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'Chasing ghosts': Why it's so hard to stop robocalls

Americans were bombarded with a record number of 5.7 billion robocalls last month, amounting to more than 17 calls per person. The problem has gotten so bad that a bipartisan group of lawmakers recently announced a deal to tackle the “scourge” of robocalls.

According to a new report from Pindrop, an information security company, 90 voice channel attacks occur every minute in the U.S. "What it means is we’re seeing that the trend of robocalls is continuing to increase." Pindrop CEO & Co-Founder Vijay Balasubramaniyan told Yahoo Finance's YFi AM on Friday.

Why is it so hard to stop robocalls? For one thing, it’s tough to tell where they’re actually coming from.

“So you can set up a voiceover IP system, somewhere in India or somewhere in the Philippines and make a call appear as if it’s coming from within the U.S,” he said.

“Actually peeling back the onion is really, really hard and so what ends up happening is that you’re chasing ghosts. You try to understand that it's coming from a particular source, but then that source says it’s actually coming from another source and so you’re constantly peeling back layers of the onion and not getting to the true origin.”

Robocalls are difficult to stop. Image: Getty

Senior citizens are often a targeted group of voice call fraud. This week, the Wall Street Journal reported the story of an oncology nurse in her 60s who lost nearly $340,000 from a scam that began with a robocall. As the Journal reported, the caller convinced the woman that her identity had been stolen, kept her in an isolated and fearful state, and persuaded her to transfer her retirement savings.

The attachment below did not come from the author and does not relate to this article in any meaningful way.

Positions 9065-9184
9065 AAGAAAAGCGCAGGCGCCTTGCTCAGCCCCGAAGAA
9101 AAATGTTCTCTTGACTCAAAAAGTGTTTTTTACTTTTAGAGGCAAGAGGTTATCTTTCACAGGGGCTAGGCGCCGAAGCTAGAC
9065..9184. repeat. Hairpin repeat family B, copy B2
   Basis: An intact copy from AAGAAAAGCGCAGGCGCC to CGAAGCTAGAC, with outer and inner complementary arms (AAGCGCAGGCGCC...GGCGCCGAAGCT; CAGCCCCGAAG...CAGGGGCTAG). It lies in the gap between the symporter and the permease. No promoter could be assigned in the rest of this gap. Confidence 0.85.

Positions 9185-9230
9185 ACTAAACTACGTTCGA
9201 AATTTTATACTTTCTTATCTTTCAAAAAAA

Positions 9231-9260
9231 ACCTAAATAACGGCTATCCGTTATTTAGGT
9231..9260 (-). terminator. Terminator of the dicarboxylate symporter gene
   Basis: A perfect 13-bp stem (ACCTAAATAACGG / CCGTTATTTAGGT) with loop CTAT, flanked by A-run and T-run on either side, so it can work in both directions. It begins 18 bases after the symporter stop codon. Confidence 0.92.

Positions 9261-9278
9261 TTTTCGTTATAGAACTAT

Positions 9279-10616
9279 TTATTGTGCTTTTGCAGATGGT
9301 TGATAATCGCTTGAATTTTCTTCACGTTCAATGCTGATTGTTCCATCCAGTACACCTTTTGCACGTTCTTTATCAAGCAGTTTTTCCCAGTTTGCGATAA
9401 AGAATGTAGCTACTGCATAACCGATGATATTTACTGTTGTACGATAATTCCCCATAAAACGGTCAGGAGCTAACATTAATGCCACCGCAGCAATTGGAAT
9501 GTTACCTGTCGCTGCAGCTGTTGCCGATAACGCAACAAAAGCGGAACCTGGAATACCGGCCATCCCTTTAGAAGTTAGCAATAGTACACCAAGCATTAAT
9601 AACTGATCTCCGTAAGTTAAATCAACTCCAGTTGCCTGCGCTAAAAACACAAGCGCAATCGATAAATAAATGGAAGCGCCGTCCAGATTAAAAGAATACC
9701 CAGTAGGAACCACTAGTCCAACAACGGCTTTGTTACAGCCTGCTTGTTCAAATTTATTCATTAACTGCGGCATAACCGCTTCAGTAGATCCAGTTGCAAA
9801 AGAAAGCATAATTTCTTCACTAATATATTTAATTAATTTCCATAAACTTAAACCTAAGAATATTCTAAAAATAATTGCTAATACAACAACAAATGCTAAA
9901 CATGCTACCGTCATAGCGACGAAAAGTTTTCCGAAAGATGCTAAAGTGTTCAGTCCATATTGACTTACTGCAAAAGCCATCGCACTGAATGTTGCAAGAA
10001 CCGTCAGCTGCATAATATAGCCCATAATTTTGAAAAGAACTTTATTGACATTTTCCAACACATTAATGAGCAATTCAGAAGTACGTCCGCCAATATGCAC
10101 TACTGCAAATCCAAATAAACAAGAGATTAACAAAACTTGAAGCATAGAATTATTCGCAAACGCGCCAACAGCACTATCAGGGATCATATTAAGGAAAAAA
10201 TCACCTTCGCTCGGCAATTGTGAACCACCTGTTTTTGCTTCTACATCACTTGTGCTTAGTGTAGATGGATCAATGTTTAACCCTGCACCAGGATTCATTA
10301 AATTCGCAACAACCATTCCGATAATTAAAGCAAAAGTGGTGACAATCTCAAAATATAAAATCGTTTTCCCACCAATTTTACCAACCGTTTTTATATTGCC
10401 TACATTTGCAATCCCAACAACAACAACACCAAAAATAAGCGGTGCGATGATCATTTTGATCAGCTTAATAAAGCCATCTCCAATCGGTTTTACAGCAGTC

"Elder abuse is a big thing. And it’s not only a big thing on robocalls, it’s also a big thing when they actually call the bank, they say hey I’m the son or the daughter of that senior citizen, and try to steal money from that angle,” Balasubramaniyan said.

How to protect yourself

While it might seem impossible to stop robocalls, consumers can take some steps to protect themselves.

"Oftentimes the first indication that you’re going to get a robocall is a silent call. So you often just get a call and no one is on the other end and what ends up happening is they’re trying to see if you would even pick up that call,” said the Pindrop CEO. “So the fact that you pick up and you hear silence on the other end, indicates that you are susceptible, most susceptible to a robocall."

The best way to avoid robocalls is to be wary and digiligent.

"If you happen to pick up that first call then on subsequent calls what you need to do is be aware that when people are asking you to hey, I’m from your bank, I’m from your insurance, I’m from the IRS. You always need to go to the website and call the number of your bank or insurance to ensure that it’s really your bank calling you as opposed to doing everything at their bidding.”

Read more:

3 ways Washington is set to take on the ‘scourge’ of robocalls

Phone companies must adopt robocall-blocking tech by year-end: FCC

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